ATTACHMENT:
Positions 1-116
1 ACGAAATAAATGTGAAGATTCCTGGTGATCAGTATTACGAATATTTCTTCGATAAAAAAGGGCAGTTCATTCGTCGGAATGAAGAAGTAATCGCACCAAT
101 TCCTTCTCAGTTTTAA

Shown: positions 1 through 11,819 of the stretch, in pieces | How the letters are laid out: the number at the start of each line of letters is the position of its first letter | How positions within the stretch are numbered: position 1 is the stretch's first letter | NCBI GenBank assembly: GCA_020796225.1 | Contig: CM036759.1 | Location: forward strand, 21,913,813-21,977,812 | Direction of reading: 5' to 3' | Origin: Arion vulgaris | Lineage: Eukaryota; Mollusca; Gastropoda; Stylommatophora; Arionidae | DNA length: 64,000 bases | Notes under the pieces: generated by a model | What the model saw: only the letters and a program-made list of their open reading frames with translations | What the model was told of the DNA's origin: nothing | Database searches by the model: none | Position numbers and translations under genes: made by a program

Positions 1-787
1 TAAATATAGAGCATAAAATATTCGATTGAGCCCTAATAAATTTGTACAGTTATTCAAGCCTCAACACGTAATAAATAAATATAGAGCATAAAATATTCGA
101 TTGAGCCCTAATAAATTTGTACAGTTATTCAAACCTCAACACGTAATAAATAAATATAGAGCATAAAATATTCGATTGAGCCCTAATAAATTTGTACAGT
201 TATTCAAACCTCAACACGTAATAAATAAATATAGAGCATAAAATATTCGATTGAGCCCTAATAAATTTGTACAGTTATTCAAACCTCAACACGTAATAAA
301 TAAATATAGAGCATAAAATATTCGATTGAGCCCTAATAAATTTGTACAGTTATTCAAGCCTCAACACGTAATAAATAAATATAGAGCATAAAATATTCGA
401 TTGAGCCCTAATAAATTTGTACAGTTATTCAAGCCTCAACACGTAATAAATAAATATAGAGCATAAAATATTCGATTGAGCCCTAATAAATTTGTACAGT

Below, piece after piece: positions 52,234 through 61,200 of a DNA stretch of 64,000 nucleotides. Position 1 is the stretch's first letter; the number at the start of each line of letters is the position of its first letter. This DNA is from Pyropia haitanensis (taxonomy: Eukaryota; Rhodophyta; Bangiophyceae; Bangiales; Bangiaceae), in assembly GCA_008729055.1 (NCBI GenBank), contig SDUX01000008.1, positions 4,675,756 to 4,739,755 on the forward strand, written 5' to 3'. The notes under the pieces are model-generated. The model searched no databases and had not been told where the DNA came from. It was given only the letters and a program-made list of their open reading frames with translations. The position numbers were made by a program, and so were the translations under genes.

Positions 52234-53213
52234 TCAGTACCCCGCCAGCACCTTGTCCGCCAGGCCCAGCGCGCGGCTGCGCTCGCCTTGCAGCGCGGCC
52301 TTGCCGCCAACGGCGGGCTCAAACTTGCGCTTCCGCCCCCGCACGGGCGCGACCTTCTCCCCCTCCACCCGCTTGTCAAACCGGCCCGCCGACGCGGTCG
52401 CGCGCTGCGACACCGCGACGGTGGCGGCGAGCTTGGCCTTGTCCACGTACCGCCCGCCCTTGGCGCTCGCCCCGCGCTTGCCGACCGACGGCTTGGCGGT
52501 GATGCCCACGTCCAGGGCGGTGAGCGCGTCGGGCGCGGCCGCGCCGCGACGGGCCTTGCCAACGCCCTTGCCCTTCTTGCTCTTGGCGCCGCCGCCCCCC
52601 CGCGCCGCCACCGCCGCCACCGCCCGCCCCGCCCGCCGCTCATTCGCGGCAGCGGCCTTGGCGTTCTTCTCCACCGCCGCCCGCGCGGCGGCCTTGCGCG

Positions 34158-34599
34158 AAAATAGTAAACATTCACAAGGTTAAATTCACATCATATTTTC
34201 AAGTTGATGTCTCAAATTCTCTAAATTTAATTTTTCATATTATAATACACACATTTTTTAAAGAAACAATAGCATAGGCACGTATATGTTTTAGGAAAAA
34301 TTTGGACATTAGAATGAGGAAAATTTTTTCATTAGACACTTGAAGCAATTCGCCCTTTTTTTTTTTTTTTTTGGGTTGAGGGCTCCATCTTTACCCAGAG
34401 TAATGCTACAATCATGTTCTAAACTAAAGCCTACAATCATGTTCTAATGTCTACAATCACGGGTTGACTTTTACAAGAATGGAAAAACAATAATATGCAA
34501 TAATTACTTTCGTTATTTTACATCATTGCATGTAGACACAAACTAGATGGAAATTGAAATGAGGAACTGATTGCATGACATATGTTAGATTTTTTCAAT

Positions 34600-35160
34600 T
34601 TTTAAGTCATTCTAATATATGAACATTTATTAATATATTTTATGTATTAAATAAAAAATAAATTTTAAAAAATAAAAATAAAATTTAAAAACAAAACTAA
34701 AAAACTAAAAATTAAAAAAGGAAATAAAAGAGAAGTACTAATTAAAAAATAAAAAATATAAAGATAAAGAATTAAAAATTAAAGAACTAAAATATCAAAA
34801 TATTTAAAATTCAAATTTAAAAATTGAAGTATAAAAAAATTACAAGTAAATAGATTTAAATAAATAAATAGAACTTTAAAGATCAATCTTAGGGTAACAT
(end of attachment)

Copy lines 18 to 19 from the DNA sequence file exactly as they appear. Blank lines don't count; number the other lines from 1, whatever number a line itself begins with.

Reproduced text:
Positions 34158-34599
34158 AAAATAGTAAACATTCACAAGGTTAAATTCACATCATATTTTC